Cutting Through the Hype of Crime Data Part 2

This is part two of our conversation with Walter Palmer and Dr. Grant Drawve, PhD, of CAP Index. In this discussion, we delve deeper into the impact that “place” has when analyzing crime risk and crime trends. Find part one here.

LPM: During our last conversation, you made the point that crime trends do not all necessarily move in the same direction and that it’s critical to consider the location and nature of crimes. Can you elaborate on that?

Dr. Grant Drawve: Depending on the crime types being analyzed, there will often be a mix of different targets, different offenders, and different opportunities as well as varying levels of guardianship (e.g., security, bystanders) at the location. For instance, during the COVID-19 shutdowns, people’s routine activities naturally shifted to spending more time at home. Not surprisingly, in residential neighborhoods, especially during the day, burglary decreased dramatically as there was an increase in home guardianship during the pandemic. On the other hand, in neighborhoods where there was mixed land use (e.g., residential, commercial, industrial), there is evidence of crime increasing as non‑residents continued to access those areas even with limited routine activities due to the pandemic.

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We recently studied this concept using crime statistics from Charlotte, North Carolina, over the last three years (2021-2023). We selected Charlotte for a) its unique positioning as a larger city that isn’t often featured in the crime headlines, b) Charlotte’s mix of residential areas combined with a strong presence of both small and large businesses from varying industry sectors, and c) the availability of rich crime data from the Charlotte Mecklenburg Police Department. The dashboard can be viewed by visiting

LPM: CAP Index often references how “place matters.” Could you provide some additional examples of how “place” creates differing levels of crime even within the same crime type? 

Drawve: The Charlotte crime data provides great insight into this discussion with the ability to compare crimes using multiple attributes. When looking at citywide crime change in this area from 2022 to 2023, we see that robbery decreased (7%) while simple assault and burglary, for example, increased (4% and 2% respectively). At a quick glance, this is good information and provides an overview of crime occurrence; however, as we drill down deeper into the data by location type, we find greater variation depending on the location. For instance, retail locations (convenience stores, department/discount stores, grocery/supermarkets, liquor stores, service/gas stations, shopping malls, and specialty stores) experienced a decrease in burglary and robbery with an increase in simple assault, while other commercial and office buildings had a decrease in simple assault and burglary with an increase in robbery. This underscores the fact that citywide trends may be misleading. It’s necessary to consider the specific types of locations to get an accurate assessment of the crime risk in an area.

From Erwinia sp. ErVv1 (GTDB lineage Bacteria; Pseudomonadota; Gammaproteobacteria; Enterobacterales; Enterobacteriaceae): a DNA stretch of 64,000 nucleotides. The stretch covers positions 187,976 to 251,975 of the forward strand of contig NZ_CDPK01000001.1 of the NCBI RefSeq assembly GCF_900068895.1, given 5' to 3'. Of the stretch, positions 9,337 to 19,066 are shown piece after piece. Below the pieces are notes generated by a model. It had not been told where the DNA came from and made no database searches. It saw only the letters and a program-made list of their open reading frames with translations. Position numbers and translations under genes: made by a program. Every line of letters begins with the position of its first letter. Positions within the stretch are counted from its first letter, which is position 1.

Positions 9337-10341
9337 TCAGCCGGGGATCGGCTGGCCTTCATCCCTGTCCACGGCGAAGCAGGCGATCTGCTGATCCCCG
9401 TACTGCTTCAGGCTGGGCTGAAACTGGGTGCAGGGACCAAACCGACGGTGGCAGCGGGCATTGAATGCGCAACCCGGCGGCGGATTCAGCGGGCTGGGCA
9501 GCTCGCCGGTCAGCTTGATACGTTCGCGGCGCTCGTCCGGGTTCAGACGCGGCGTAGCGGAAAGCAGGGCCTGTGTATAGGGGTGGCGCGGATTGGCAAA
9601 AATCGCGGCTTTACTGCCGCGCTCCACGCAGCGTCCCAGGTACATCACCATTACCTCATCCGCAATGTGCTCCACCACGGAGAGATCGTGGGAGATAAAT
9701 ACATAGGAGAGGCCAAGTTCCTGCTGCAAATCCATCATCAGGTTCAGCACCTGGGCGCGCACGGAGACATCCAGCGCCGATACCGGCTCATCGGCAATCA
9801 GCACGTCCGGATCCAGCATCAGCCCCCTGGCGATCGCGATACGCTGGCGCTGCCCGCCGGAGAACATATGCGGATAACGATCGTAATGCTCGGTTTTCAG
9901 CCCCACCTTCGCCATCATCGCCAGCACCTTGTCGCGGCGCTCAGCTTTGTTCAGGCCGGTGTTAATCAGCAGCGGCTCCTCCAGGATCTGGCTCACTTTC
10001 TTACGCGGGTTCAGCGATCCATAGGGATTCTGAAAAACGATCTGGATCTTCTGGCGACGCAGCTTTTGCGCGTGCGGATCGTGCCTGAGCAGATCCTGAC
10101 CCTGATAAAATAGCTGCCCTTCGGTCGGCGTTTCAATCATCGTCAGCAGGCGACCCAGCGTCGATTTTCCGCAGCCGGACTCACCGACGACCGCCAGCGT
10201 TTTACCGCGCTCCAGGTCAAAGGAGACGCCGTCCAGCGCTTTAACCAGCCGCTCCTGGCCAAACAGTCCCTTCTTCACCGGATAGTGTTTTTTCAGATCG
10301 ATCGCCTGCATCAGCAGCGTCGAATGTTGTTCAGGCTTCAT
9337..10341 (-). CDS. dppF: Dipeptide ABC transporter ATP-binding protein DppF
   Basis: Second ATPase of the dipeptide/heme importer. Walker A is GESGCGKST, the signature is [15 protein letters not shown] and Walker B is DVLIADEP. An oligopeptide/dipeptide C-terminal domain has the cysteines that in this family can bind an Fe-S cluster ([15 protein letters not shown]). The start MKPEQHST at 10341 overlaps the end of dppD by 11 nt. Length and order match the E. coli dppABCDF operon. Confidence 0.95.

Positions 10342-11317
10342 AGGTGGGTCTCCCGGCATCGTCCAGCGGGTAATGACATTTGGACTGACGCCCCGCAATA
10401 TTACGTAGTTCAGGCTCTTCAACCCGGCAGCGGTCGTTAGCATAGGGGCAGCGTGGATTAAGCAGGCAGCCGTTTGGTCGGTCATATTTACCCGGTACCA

Walter Palmer: Another caution is that using percentages can be interesting but may not really illustrate material differences. For instance, while retail robbery was down by 2.7 percent, it only represents a decrease of eleven incidents (393 vs. 404) across the entire retail estate in Charlotte. Is that material enough to change any particular retailer’s security posture? Probably not unless the changes are very skewed from one retailer to the next.

LPM: What if organizations analyze the crime trends on a neighborhood-by-neighborhood basis?

Drawve: This adds another layer to the discussion. For example, we often look at crime trends by census block groups, a common unit of analysis which is often used as a proxy for neighborhoods. In this analysis, let’s say we combine aggravated assault and simple assault into the category of “assault offenses.” Across the city of Charlotte, there was a 3.6 percent increase in assault offenses during 2023, but it was not equally distributed across neighborhoods. Of the 484 block groups in Charlotte, only eighteen experienced significant increases in assault offenses, thirteen had significant decreases, while the remaining block groups remained closer to their 2022 counts. This pattern is similar whether we look at this group of crimes as a whole or by location type for assault offenses at residences, retail establishments, or other commercial sites. This data set illustrates the general concept that while neighborhoods (block groups) may remain relatively stable for crime occurrence in larger cities, there will often be significant changes in a select subset of neighborhoods.

Drawve is the VP of Research and Innovation for CAP Index—the pioneer and leader in crime risk forecasting—and has over ten years of experience in applied environmental criminology and crime analysis research. Palmer is CAP Index’s COO/EVP, with over thirty-five years of hands-on experience in the AP industry. Drawve and Palmer can be reached at and

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